Over in a discussion at Debunking Christianity about mythicism and a recent post of mine, a proponent of mythicism claimed that ancient biographers and historians, unlike the authors of the Gospels, were not prone to include legends about such matters as miraculous conceptions.
Although at that point we were talking about Socrates, in fact we have a miraculous conception attributed to Plato within a short period after his death, if not indeed earlier. The story is attributed to Speusippus, Plato’s nephew, and probably first recorded by Diogenes Laertius. The story claims that Apollo was the true father of Plato.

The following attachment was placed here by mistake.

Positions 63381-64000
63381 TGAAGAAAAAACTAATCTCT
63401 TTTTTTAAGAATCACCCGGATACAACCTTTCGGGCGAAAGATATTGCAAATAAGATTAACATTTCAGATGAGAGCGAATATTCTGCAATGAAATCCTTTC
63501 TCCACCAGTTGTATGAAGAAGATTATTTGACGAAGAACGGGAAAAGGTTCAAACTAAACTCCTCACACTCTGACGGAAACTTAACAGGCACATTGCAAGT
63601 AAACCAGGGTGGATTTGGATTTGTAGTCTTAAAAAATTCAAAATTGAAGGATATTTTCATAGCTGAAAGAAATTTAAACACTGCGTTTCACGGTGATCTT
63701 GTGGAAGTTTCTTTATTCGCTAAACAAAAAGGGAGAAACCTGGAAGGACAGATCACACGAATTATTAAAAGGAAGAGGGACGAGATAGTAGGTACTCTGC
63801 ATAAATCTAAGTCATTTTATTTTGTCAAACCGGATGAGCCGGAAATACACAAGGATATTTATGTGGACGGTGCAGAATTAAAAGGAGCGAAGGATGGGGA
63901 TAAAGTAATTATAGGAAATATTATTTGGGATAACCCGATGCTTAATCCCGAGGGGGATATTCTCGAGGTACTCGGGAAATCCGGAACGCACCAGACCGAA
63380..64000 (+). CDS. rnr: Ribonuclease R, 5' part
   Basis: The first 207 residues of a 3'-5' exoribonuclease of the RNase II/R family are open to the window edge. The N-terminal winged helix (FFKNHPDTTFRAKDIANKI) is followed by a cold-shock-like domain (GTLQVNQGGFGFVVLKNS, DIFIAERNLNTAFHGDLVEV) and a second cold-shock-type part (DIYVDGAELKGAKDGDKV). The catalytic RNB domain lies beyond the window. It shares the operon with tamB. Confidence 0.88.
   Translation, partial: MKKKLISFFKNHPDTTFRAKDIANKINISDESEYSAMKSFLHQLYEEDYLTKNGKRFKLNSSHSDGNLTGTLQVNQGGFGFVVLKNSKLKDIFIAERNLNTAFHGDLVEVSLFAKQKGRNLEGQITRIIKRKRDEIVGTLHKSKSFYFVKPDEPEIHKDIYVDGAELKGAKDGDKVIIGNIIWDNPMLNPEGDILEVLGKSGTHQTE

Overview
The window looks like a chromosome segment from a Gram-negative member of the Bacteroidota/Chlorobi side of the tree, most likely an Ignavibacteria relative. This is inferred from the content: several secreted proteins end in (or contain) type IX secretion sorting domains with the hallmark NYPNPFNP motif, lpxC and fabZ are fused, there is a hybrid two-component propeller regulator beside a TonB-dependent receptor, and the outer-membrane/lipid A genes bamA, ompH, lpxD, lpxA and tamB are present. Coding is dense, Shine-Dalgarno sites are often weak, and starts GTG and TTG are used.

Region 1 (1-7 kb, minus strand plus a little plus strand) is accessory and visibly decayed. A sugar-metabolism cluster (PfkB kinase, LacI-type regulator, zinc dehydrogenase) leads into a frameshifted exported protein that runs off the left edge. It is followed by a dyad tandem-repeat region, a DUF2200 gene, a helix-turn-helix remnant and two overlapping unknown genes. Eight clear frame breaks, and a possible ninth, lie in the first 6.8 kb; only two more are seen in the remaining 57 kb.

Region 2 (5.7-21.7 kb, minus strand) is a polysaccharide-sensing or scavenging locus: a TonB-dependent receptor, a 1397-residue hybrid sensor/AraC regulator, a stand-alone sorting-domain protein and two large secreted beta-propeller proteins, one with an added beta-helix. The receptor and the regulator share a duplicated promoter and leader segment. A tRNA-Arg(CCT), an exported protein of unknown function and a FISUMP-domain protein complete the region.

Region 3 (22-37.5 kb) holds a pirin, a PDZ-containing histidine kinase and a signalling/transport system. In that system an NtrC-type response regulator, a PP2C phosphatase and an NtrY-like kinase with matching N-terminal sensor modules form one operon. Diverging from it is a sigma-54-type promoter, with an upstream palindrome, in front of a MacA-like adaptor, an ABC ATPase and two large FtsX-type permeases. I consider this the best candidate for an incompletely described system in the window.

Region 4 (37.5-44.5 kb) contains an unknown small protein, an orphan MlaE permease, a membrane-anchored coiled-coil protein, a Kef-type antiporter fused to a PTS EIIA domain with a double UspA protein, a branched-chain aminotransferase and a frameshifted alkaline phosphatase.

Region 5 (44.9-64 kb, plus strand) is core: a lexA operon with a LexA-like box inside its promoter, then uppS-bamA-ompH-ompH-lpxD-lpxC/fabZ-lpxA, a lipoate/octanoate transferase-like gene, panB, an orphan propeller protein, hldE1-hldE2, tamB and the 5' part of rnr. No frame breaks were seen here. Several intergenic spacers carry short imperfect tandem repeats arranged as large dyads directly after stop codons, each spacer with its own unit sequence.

If some were skeptical of such claims, some also made them and believed them about this historical figure. And while some developed similar stories about Jesus, others within Christianity rejected the doctrine of the virginal conception.
There certainly are distinctions to be made among ancient historians, and some are more credulous and others more skeptical. But it is not true that we have a simple dichotomy with mythical Gospels on one side and accounts of other figures like philosophers on the other. The Gospels incorporate legends about Jesus of a similar sort to those which grew up around other actual historical figures in the Greco-Roman world.